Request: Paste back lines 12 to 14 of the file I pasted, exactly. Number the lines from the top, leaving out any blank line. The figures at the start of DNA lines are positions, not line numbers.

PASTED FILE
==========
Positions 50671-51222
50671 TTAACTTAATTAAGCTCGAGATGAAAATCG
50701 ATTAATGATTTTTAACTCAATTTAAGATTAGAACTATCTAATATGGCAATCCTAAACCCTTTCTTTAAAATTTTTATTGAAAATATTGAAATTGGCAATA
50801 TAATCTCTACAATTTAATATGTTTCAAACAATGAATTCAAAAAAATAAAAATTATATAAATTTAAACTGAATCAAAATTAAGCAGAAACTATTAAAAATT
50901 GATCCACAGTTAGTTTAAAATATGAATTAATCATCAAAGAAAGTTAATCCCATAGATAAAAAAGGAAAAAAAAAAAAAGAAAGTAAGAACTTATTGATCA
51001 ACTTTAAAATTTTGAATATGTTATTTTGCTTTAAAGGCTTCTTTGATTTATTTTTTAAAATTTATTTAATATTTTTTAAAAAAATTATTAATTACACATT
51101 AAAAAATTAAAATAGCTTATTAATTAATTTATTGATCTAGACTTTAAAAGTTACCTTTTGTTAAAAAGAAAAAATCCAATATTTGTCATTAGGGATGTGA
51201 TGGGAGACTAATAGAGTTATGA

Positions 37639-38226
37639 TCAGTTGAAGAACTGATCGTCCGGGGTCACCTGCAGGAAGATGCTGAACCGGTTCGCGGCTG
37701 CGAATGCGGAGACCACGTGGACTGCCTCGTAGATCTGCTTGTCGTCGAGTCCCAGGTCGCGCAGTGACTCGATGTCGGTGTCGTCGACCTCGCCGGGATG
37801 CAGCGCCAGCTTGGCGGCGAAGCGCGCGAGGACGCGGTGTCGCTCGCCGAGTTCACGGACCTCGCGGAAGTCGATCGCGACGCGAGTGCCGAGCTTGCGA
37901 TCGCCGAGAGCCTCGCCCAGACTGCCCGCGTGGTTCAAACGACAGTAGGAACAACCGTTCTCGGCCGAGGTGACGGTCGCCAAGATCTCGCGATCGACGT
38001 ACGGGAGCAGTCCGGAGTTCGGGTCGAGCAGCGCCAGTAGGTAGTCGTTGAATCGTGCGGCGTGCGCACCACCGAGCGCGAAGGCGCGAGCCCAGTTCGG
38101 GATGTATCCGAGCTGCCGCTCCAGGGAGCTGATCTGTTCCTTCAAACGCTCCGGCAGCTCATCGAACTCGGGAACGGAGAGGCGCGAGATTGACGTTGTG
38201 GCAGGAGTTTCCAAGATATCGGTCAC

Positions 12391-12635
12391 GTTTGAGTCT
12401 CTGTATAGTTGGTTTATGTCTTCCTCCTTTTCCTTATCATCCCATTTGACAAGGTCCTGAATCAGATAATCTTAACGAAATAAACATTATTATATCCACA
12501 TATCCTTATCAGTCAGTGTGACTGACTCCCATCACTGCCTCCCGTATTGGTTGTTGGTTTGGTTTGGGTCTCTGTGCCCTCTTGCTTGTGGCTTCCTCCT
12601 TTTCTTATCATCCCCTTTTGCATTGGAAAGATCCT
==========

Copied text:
37801 CAGCGCCAGCTTGGCGGCGAAGCGCGCGAGGACGCGGTGTCGCTCGCCGAGTTCACGGACCTCGCGGAAGTCGATCGCGACGCGAGTGCCGAGCTTGCGA
37901 TCGCCGAGAGCCTCGCCCAGACTGCCCGCGTGGTTCAAACGACAGTAGGAACAACCGTTCTCGGCCGAGGTGACGGTCGCCAAGATCTCGCGATCGACGT
38001 ACGGGAGCAGTCCGGAGTTCGGGTCGAGCAGCGCCAGTAGGTAGTCGTTGAATCGTGCGGCGTGCGCACCACCGAGCGCGAAGGCGCGAGCCCAGTTCGG